Nora Super headshot
Nora Super
Nora Super headshot
Nora Super

Although I applaud the passage of the Inflation Reduction Act, I’m frustrated that the provisions aimed at helping women — namely, to better support paid and unpaid caregivers — were left on the cutting room floor.

As I have written repeatedly, we are in the midst of a care crisis in our country. Labor Department data show that the share of women participating in the workforce has yet to rise to pre-pandemic levels, with mothers working less than other women. Most cite the lack of affordable child care or elder care as a reason for cutting back hours or dropping out of the workforce altogether.

The situation is even more acute for the professional caregiving workforce. Women account for an astounding 81% of all workers in the residential long-term care industry. According to the Bureau of Labor Statistics, the number of nursing home workers remains 11.5 percent below its level in February 2020.  

The IRA does nothing to address those issues. Early promises in the Build Back Better Act to establish a universal and permanent paid family leave act, expand access to high-quality home care and extend child tax credits have vanished.

President Biden and Congress can’t just declare victory and move on. Our country’s inability to solve those issues deeply affect our productivity and economic security, not to mention our moral standing in the world. As Hubert Humphrey said, “The moral test of government is how that government treats those who are in the dawn of life, the children; those who are in the twilight of life, the elderly; and those who are in the shadows of life, the sick, the needy, and the handicapped.” In that regard, I’m afraid we’ve failed. Until we make caregiving issues as important to lawmakers as infrastructure and energy, we can act on three critical intermediary steps.

1. Increase public investment in the long-term services and supports system

The demand for long-term care is far outpacing the supply of workers, which means that older adults are forced to go without professional care options and families struggle to fill in the gaps.

According to the Service Employees International Union, more than 420,000 workers — almost 10% of the workforce — left the long-term care industry between the start of the pandemic and January. As a result, most long-term care facilities have had to turn people away, and more than 300 nursing homes have closed since the pandemic began. LeadingAge reports that three-fourths of staff say they are leaving for higher pay.

Some provisions to boost the careforce are included in the Labor/Health and Human Services appropriations bill, such as doubling the Department of Labor’s Closing the Skills Gap grant program, which is focused on expanding apprenticeship pathways for certified nursing assistants, licensed practical nurses, registered nurses and rehabilitation technicians.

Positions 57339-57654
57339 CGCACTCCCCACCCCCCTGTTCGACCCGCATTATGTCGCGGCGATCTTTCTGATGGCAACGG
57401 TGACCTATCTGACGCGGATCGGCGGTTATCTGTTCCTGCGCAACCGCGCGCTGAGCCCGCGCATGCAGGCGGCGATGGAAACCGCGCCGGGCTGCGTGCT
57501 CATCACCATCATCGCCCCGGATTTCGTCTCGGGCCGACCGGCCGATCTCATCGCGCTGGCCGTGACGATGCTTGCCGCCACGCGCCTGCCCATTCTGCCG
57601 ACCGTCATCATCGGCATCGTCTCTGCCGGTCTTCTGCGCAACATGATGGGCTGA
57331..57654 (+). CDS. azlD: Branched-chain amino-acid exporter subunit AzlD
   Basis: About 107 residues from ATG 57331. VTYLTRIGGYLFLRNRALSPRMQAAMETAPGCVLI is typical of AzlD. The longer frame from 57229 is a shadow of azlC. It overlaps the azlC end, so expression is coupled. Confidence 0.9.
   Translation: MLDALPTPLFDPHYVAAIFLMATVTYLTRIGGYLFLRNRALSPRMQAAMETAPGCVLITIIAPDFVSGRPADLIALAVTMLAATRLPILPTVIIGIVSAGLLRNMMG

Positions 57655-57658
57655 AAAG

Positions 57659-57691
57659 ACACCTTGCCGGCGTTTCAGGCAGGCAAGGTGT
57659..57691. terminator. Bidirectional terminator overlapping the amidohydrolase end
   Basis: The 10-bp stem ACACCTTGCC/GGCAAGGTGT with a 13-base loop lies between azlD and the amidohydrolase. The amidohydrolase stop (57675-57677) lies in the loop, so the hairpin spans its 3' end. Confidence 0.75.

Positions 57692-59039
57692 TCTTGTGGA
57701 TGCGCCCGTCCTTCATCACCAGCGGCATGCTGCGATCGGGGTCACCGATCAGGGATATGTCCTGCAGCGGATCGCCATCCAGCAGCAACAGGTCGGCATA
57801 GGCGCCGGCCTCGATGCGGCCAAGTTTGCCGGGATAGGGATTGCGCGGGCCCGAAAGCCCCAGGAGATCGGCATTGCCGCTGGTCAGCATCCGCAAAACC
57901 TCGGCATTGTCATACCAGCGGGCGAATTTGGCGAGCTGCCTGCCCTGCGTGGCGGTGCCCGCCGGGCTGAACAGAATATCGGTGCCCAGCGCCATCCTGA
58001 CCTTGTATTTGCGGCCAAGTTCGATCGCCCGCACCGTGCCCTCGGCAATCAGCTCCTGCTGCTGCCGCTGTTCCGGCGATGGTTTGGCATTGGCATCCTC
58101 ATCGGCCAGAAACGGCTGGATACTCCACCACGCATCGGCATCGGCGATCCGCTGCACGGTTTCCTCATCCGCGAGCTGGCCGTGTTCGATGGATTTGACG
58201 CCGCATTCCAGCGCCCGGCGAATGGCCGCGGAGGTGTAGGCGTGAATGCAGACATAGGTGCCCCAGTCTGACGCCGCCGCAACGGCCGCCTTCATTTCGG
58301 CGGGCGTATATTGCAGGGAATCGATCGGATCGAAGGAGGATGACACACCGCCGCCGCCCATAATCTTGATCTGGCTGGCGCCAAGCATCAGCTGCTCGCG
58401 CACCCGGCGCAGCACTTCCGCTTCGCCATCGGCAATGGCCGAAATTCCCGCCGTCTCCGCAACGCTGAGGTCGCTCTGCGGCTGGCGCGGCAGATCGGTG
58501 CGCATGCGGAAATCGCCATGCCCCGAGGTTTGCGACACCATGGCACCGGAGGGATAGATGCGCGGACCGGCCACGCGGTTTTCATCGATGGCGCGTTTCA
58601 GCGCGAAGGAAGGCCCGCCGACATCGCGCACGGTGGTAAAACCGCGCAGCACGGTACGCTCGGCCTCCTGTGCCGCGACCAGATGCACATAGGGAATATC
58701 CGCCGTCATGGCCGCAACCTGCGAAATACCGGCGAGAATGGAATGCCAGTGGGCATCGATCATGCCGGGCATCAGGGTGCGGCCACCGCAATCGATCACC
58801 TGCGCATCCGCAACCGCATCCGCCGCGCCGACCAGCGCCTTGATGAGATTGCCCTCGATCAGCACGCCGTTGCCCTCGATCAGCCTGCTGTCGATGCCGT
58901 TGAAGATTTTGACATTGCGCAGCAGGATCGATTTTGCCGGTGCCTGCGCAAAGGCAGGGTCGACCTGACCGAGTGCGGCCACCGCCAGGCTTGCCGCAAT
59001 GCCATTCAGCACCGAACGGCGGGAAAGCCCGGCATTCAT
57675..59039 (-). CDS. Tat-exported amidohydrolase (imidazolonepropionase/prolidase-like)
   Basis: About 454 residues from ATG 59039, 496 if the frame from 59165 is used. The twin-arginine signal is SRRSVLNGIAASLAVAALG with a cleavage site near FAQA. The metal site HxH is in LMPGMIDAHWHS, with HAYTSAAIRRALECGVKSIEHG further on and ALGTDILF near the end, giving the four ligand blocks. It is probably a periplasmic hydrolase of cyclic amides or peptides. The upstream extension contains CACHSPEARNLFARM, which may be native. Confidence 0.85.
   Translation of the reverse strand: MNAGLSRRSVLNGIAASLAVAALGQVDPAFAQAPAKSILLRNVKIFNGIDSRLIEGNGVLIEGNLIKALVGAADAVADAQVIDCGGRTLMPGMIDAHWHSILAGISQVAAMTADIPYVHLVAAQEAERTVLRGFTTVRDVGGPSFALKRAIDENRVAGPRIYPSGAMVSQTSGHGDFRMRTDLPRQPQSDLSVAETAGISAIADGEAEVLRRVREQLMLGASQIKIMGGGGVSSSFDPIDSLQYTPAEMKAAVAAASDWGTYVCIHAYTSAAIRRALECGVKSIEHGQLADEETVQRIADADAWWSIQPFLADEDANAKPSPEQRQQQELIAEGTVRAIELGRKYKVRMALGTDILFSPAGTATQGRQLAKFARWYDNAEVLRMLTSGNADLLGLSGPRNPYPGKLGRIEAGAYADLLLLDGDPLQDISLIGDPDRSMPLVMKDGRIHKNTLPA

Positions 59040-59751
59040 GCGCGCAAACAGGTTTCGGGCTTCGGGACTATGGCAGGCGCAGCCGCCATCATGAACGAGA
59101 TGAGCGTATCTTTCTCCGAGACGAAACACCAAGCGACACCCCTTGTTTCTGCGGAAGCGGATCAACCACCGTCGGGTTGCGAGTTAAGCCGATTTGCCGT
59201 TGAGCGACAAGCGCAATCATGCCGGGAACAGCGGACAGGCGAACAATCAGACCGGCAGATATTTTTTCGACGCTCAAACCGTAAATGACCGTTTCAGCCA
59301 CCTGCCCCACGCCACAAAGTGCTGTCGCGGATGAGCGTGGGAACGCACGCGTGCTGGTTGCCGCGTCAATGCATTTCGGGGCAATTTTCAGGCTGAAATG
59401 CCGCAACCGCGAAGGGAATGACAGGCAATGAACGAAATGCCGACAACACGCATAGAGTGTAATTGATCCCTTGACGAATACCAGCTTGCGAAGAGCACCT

2. Ensure healthcare coverage and paid family leave

Although efforts to improve career pathways are critical, they don’t address the primary needs of these workers: better pay and benefits.

The Inflation Reduction Act provides some health security by extending for three years the Affordable Care Act subsidies that enable low-income workers to purchase health insurance, but a federal paid family leave program must be enacted as soon as possible. The lack of universal paid family leave adversely affects our society’s health, progress towards equity, and workforce. African American and Latina caregivers are more likely to be working full time while balancing caregiving responsibilities. Because women provide two-thirds of unpaid care, they are more likely to experience workforce interruptions, leading to lost benefits and promotions at work.

3. VOTE and make caregiving issues a priority

Women’s issues must not be allowed to be pushed to the sidelines. With reproductive rights threatened across the country, women may be forced to have children without any help with childcare or other necessities.

Seventy percent of people turning 65 today will need long-term care before they die, yet our nation has no real plan in place to provide this care.

Women comprise more than half the population and have cast almost 10 million more votes than men in recent election. We must demand that caregiving needs are front and center for all elected officials.

Nora Super is the former senior director of the Milken Institute Center for the Future of Aging and executive director of the Milken Institute Alliance to Improve Dementia Care, positions she just recently departed. She continues to lead NS Ideas LLC, a boutique health and social policy consulting firm, in partnership with her husband, health economist Len Nichols.

The opinions expressed in each McKnight’s Senior Living guest column are those of the author and are not necessarily those of McKnight’s Senior Living.

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